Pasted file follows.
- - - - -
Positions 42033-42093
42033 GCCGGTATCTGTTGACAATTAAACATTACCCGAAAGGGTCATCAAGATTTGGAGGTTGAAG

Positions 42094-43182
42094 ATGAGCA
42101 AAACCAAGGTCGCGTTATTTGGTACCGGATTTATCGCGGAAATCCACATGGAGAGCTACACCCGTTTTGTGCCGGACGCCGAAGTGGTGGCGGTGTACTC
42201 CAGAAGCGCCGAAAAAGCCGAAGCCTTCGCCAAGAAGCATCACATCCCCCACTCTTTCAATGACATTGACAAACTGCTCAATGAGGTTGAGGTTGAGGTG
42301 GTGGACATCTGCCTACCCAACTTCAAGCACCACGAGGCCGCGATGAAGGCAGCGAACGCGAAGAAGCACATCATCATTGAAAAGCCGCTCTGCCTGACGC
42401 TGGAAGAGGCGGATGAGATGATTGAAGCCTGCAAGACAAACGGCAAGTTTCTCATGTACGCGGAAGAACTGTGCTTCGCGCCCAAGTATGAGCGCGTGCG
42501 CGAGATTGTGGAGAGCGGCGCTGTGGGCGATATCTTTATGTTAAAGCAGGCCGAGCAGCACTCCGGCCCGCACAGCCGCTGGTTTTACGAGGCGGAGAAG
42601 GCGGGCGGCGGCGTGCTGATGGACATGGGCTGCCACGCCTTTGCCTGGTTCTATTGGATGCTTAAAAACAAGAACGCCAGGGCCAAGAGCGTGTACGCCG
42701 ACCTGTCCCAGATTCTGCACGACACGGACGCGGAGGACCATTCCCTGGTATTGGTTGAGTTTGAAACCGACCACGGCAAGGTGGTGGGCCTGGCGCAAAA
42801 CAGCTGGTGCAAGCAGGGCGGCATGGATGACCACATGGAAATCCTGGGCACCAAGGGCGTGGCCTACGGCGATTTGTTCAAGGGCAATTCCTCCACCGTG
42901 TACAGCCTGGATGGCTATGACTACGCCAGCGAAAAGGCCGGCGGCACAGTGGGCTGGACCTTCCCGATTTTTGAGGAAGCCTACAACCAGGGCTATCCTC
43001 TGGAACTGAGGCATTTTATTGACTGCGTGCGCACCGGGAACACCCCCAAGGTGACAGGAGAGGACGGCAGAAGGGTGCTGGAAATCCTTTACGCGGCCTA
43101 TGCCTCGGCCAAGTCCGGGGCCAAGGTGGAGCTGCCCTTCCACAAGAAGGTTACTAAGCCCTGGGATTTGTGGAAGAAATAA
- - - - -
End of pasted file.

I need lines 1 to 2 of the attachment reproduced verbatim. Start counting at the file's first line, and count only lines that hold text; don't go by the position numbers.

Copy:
Positions 42033-42093
42033 GCCGGTATCTGTTGACAATTAAACATTACCCGAAAGGGTCATCAAGATTTGGAGGTTGAAG